It has been known that Hanjin Shippping, which filed for a creditor-led debt restructuring program, has unpaid a hefty 110 billion won (US$95.6 million) of charter fee.
Lloyd's List, a UK newspaper specializing in reporting shipping news, said that the Korean shipper currently owes US$11.6 million charter fee in arrears for three months, which has to be paid just to the Canadian shipper Seaspan for seven container ships with 10,000 TEU capacity. Hanjin also should pay US$43,000 per day for renting three container ships with 10,000 TEU. The total amount of payments in arrears is estimated to surpass 300 billion won (US$260 million) when including overdue operating costs such as harbor use fees and fuel costs.
According to the government and creditors, Hanjin’s charter fee payments in arrears are forecast to balloon to a 200 billion won (US$173 million) level next month. The shipper operates a total of 151 vessels – 100 container ships and 51 bulkers – as of April, 91 of which 63 container ships and 28 bulkers are chartered from foreign owners. Its charter fees would reach 928.8 billion won (US$807.6 million) this year.
To make matters worse, its ship was impounded for unpaid charter fees to the foreign owner. According to the private ship information site Marine Traffic on Friday, the 82,158 DWT bulker Hanjin Paradip operated by Hanjin Shipping was detained in Richards Bay on South Africa’s east coast, even if it was freed in May 27 (local time) three days after its detention. The owner is authorized to detain the ship until the shipper pays the overdue fees. The detained vessel is one of the chartered bulkers.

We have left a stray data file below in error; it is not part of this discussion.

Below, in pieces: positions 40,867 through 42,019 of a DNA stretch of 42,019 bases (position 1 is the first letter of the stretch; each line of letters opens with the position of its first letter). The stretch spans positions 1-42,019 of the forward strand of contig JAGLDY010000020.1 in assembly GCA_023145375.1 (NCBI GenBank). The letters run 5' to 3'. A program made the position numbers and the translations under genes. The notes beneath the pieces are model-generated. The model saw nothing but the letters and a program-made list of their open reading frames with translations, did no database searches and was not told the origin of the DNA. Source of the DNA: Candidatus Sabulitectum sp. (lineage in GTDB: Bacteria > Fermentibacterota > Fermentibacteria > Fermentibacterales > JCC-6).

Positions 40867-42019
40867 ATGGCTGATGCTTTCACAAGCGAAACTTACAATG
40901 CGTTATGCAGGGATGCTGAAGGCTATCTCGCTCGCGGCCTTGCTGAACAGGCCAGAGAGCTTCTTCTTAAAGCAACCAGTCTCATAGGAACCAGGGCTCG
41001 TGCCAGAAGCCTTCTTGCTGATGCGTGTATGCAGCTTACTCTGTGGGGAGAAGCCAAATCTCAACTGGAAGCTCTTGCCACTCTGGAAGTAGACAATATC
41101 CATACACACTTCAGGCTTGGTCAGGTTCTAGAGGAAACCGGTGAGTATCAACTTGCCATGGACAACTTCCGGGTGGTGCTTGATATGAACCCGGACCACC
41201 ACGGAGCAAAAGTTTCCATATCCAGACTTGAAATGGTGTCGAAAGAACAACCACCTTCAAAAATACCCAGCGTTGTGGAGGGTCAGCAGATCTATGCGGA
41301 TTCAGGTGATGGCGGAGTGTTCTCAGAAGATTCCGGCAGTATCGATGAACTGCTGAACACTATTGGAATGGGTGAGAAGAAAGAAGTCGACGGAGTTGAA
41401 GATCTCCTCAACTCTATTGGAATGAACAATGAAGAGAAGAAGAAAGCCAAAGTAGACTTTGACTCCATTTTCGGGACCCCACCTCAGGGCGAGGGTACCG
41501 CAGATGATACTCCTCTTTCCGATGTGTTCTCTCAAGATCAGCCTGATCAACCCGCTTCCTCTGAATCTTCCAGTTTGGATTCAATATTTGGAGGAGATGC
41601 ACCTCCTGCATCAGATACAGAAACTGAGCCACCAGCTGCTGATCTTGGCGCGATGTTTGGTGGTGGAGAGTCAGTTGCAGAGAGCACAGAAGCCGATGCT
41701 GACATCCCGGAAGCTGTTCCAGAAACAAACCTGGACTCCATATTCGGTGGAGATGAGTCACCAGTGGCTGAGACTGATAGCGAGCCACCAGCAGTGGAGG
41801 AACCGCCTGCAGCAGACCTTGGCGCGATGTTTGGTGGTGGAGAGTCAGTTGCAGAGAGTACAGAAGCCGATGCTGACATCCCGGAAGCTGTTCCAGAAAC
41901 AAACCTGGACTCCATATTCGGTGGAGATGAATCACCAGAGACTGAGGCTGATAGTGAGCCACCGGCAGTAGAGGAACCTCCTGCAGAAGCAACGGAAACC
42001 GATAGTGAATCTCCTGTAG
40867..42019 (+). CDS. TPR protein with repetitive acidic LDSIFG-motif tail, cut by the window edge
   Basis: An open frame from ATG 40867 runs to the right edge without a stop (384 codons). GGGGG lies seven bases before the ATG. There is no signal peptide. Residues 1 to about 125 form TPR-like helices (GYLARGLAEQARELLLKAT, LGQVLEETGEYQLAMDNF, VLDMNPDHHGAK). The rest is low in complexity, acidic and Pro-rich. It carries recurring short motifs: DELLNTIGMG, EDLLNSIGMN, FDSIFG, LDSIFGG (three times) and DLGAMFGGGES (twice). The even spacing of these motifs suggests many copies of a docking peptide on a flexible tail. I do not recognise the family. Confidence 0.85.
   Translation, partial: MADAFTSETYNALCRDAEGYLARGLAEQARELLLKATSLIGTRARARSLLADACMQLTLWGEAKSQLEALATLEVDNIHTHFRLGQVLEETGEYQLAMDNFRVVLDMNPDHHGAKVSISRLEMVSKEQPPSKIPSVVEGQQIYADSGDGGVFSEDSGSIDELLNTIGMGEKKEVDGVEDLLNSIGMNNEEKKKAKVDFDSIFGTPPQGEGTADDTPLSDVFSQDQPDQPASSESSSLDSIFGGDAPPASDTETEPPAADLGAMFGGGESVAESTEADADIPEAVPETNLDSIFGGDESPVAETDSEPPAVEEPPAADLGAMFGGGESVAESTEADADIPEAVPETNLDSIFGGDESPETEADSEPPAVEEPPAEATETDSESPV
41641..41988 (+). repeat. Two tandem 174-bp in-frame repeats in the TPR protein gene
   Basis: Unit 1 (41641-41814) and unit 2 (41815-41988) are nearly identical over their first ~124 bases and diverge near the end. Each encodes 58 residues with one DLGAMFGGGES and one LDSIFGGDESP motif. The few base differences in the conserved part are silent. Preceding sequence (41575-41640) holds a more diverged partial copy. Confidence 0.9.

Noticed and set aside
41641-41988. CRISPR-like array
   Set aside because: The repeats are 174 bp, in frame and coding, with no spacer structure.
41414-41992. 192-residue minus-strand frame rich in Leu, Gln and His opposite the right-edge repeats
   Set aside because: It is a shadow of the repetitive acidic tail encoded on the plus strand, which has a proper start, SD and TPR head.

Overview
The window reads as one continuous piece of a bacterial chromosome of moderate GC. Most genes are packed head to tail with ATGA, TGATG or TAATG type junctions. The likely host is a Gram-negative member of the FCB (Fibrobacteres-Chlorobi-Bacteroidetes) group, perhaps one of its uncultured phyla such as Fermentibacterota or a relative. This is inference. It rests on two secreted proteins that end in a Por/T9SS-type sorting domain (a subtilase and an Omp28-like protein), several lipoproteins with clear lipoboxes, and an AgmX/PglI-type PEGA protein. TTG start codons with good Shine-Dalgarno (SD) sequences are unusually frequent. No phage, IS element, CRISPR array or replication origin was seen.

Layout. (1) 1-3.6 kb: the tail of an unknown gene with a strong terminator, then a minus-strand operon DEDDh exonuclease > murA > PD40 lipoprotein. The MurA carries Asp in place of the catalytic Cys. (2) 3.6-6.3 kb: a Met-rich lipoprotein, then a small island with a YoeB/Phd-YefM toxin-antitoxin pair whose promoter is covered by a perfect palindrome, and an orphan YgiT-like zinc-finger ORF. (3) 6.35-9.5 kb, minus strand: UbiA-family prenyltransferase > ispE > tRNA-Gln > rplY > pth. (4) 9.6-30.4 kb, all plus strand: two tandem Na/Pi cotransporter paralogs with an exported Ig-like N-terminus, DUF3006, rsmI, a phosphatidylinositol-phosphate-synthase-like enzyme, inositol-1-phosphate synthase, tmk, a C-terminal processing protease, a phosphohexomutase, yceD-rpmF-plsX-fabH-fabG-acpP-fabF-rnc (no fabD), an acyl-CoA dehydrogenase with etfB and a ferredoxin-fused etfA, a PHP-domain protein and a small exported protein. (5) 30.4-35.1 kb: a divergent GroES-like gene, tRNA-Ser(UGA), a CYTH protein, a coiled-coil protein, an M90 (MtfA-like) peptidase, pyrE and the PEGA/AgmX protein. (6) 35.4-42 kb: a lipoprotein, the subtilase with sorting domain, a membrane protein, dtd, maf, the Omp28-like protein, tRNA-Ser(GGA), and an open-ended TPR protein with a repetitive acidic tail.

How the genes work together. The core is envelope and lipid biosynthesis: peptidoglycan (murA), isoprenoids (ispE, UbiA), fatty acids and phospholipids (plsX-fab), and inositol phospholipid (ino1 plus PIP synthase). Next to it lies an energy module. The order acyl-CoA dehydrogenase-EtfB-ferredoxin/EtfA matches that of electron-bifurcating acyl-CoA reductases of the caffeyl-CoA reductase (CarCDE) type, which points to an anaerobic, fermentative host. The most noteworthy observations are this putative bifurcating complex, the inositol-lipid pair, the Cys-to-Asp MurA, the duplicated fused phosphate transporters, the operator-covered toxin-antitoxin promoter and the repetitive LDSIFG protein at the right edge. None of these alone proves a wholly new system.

Hanjin’s bulker business represents 5.9 percent of its total sales. Shipping industry sources say the detention would not hit Hanjin so hard because the detained vessel was a bulker. Experts, however, say if a container ship is impounded for unpaid charter fees, this would deal a significant blow to the shipper.
Shippers have a partnership and jointly transport cargos. Hanjin Shipping recently agreed to join the new partnership, “The Alliance,” but should stick with the existing partnership “CKYHE” until March 2017. Container ships operated by Hanjin are loaded with cargos from the CKYHE shippers, as well as those from Hanjin. If Hanjin’s container ships are impounded for unpaid charter fees, the chances are high for Hanjin to face legal disputes with several shippers, which would take a heavy toll on Hanjin.
Hanjin is short of cash to pay charter fees now. Around 34 billion won (U$29 million) from the sale of its stake in H-Line Shipping are to flow into the cash-strapped shipper, but it is estimated that the proceeds will not be enough to cope with its financial woes. As it filed for a debt rescheduling, Hanjin has been allowed to postpone debt payment. Creditors, however, say they would not inject additional funds into the troubled company before it enters into the debt restructuring agreement.
Earlier, creditors reached agreement on the restructuring of Hanjin in early May on condition that they would not provide any assistance if the shipper fails to meet any of the three requirements – cutting charter rates, extending the maturity of debts and maintaining partnership with shippers. Once the debt rescheduling kicks off, creditors would provide Hanjin with interest rate cuts on loans, debt to equity swap and liquidity support.
Hanjin Shipping succeeded in extending the maturity of warrant bonds with approval of bondholders on May 19 after joining “The Alliance” on May 13. Now, it has only to negotiate over charter rates. However, industry sources predict that news on Hanjin’s unpaid charter fees would likely put it at a disadvantage on the negotiating table. They say it will not be easy for the shipper to demand rate cuts when it has failed to pay charter fees on time. In particular, Seaspan, to whom Hanjin owes charter fees, openly said there would be no negotiations.